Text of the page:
Jim Fitzpatrick: Travel concession authorities can appeal in a number of ways if they are unhappy with the way in which the scheme is likely to be introduced in their area. There has always been discretion for travel concession authorities to offer a scheme different from the national one. What we are introducing next year, with hundreds of millions of pounds of taxpayers money, is a de minimis scheme that will apply right across the country for all pensioners and for most disabled people. This is a huge step forward for people right across the UK.
The Parliamentary Under-Secretary of State for Transport (Mr. Tom Harris): As my hon. Friend knows, this is a matter for Network Rail, which tells me that the companys practice is to clear trees where they might endanger or delay trains.
Ms Barlow: Is my hon. Friend aware of the work of Professor Rory Mortimore of the university of Brighton, an international expert on geotechnical matters? In his report relating to my constituency he claims, with a lot of evidence, that because of the limestone structure of the cuttings, this could lead to dangerous slippages. Is the safety of passengers not a matter for my hon. Friends concern?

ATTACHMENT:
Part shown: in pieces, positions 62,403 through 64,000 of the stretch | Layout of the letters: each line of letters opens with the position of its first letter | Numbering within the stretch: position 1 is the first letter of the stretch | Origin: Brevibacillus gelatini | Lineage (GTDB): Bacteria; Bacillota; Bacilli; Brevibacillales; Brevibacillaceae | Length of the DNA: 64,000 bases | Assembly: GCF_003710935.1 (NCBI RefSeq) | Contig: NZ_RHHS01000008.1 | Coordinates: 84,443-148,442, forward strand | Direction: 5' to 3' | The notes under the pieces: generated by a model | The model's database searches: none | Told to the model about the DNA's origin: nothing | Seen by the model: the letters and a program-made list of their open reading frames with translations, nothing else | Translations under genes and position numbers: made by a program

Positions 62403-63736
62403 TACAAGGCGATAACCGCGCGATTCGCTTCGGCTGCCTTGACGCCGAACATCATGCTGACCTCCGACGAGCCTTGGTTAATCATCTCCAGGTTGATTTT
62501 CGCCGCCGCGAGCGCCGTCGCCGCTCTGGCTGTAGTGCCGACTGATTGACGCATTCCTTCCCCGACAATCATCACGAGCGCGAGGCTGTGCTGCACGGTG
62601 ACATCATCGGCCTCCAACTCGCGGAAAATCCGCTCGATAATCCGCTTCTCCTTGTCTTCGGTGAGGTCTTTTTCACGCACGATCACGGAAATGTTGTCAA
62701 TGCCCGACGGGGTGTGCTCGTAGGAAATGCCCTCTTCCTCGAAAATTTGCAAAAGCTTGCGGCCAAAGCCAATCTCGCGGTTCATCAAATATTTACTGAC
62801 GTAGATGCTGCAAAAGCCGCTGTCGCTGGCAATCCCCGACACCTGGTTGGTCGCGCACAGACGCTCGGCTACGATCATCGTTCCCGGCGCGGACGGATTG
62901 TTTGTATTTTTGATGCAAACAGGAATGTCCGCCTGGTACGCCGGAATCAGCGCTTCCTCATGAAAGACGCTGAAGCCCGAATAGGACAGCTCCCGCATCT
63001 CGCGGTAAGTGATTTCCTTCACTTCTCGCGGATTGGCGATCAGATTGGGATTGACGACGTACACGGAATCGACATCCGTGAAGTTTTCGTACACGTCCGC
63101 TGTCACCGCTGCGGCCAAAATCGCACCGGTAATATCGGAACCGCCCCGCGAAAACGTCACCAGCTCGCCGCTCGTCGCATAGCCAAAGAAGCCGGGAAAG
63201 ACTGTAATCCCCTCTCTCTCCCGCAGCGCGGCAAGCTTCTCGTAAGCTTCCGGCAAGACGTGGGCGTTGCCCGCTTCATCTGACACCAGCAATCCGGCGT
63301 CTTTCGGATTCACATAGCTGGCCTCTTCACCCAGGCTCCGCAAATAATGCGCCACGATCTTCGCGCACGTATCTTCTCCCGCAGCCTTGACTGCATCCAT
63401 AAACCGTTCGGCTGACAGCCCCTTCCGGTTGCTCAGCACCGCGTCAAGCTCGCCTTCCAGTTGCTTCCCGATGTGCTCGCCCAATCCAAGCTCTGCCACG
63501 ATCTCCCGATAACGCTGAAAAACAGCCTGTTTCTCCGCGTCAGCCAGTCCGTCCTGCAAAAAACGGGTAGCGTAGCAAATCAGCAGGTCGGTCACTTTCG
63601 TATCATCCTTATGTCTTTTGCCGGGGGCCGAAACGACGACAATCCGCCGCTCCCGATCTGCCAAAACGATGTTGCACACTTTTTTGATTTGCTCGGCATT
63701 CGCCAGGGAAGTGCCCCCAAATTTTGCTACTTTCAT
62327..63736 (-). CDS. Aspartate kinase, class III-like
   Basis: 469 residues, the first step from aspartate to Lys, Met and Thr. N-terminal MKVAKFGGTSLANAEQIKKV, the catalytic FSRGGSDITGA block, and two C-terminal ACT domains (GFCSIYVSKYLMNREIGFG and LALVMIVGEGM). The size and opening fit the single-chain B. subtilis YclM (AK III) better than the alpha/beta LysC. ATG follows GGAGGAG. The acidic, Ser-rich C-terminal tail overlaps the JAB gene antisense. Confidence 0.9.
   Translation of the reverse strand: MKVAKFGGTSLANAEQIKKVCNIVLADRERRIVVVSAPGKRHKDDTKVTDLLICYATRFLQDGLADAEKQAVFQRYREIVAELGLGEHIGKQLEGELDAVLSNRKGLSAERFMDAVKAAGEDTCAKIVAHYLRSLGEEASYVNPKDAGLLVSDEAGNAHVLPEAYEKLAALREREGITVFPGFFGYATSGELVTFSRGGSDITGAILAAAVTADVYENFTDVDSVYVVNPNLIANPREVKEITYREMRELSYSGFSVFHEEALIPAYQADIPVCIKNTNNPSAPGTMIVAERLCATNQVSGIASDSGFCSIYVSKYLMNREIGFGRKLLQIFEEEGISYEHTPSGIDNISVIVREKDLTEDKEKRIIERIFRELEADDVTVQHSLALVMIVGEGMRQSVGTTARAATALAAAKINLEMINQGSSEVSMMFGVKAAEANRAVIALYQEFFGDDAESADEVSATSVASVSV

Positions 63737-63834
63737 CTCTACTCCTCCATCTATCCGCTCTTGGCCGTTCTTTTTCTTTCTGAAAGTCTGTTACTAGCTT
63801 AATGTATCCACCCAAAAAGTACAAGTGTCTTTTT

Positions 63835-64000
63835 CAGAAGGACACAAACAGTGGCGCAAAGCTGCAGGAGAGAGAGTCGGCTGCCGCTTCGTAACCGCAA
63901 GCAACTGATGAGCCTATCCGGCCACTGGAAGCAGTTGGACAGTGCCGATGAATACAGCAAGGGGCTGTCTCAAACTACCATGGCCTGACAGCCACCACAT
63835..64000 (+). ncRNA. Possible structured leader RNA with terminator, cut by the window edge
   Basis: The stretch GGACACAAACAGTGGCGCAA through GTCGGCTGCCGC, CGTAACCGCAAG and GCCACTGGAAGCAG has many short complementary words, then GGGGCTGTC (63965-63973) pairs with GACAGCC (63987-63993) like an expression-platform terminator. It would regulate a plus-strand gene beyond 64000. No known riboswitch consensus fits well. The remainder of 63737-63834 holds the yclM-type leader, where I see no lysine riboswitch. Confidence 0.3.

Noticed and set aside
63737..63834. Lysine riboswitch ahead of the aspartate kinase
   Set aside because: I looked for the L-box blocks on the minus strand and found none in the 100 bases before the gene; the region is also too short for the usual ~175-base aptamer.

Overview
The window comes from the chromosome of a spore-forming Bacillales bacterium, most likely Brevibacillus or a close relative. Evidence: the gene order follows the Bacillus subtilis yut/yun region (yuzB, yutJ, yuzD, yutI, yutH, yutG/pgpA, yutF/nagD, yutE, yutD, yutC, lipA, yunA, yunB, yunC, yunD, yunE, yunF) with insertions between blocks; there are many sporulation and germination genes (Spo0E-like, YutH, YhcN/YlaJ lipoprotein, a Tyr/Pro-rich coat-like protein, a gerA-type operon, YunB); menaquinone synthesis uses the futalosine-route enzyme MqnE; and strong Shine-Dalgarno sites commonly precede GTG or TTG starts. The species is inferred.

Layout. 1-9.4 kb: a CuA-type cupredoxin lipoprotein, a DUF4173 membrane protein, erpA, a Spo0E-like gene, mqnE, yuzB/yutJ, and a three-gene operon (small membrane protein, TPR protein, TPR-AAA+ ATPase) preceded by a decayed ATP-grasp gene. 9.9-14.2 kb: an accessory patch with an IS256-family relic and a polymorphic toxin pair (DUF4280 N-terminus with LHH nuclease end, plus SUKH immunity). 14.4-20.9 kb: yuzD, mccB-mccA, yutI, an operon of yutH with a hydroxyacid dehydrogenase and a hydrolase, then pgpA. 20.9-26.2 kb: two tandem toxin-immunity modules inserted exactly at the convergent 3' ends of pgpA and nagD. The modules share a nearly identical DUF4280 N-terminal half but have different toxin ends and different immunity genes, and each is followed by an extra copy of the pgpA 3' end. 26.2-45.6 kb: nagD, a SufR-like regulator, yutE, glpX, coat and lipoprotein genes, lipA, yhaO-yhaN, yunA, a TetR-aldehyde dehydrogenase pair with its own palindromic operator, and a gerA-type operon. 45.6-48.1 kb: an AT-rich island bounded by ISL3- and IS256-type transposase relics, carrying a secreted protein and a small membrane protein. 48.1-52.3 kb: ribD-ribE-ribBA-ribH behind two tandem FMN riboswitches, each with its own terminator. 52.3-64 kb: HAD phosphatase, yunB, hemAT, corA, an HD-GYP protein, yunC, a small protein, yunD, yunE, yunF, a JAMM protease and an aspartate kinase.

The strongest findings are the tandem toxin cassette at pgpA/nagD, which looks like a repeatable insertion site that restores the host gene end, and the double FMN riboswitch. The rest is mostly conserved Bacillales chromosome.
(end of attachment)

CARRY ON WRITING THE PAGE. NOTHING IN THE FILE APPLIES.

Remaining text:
I am aware of the professors report; my hon. Friend supplied a copy of it to me during a meeting with her and her constituents, who have expressed concern about this issue. She should be awareNetwork Rail has informed me about thisthat the part of the cutting in question has been without vegetation for long periods in the past without the consequent slippages that she fears. However, although it is ultimately up to Network Rail, as a private company, to decide how to deal with this matter, I understand that it will have a meeting with her and her constituents later today to try to come to agreement on a way forward. It is incumbent on Network Rail to consult local residents where there is concern about such procedures. However, it is also